Age was categorized into the age strata 18–24, 25–34, 35–44, 45–54, 55–64 and 65–80 years.

Stratification by sex was conducted in the analyses.

Born in Sweden/born in other country than Sweden

Participants born outside Sweden were aggregated into one group which was compared to participants born in Sweden.

Socioeconomic status (by occupation) included the categories employed on the labour market higher non-manual employees, medium level non-manual employees, low level non-manual employees, skilled manual workers, unskilled manual workers and self-employed and farmers. The groups outside the workforce (without occupation) consists of early retired (before age 65, for health or early retirement entitlement in the employment contract reasons), unemployed, students, old age pensioners above age 65, unclassified and long term sick leave.

Emotional support was measured with the item “Do you feel that you have someone or some persons who can give you proper personal support to cope with the stress and problems of life?” which had four alternatives answers: “Yes, I am absolutely certain to get such support”, “Yes, possibly”, “”Not certain”, and “No”. The three latter were collapsed as low emotional support.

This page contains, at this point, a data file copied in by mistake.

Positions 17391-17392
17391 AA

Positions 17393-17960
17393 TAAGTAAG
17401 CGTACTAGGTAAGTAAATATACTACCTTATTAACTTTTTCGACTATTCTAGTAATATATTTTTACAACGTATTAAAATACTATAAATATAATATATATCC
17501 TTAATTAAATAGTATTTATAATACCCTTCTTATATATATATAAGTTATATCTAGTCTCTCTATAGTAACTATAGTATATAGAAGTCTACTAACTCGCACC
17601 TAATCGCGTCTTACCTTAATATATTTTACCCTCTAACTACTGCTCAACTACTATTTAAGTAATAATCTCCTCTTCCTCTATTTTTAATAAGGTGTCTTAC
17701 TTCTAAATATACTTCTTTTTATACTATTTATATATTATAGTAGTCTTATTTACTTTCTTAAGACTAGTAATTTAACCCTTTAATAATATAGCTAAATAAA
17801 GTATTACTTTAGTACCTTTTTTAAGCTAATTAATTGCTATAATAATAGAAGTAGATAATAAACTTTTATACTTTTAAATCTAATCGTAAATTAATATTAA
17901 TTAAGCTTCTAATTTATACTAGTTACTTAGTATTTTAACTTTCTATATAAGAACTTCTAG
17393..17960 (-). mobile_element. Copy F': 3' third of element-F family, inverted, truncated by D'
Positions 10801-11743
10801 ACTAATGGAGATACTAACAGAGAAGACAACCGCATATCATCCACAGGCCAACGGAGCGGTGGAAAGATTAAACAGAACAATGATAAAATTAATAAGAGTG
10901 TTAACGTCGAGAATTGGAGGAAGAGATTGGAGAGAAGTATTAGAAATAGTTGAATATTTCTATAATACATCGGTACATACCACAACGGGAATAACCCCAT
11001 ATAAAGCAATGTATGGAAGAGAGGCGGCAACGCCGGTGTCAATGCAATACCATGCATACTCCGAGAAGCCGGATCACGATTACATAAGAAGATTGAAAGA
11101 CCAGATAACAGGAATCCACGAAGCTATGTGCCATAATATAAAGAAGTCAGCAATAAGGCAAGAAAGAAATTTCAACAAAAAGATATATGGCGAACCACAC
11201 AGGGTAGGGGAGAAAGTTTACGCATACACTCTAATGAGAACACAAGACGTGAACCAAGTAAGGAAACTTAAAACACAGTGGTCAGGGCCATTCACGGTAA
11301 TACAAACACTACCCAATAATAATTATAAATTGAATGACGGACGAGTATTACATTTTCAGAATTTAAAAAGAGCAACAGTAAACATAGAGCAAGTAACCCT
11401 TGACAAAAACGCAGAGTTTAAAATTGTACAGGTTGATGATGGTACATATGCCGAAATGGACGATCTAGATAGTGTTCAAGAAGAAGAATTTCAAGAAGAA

Instrumental support was retrieved with the question “Can you get help by some or several persons in case of illness or practical problems (borrow minor items, help with reparation, help to write a letter, getting advice or information)?” which contained the same alternatives as the emotional support item, and was dichotomized accordingly.

Generalized trust in other people assesses the individual’s level of generalized trust in other people. It was appraised by the item “Generally, you can trust other people” which entails the four answer alternative: “Do not agree at all”, “Do not agree”, “Agree”, and “Completely agree”. These were dichotomized, the two first alternatives denoting low trust and the two latter denoting high.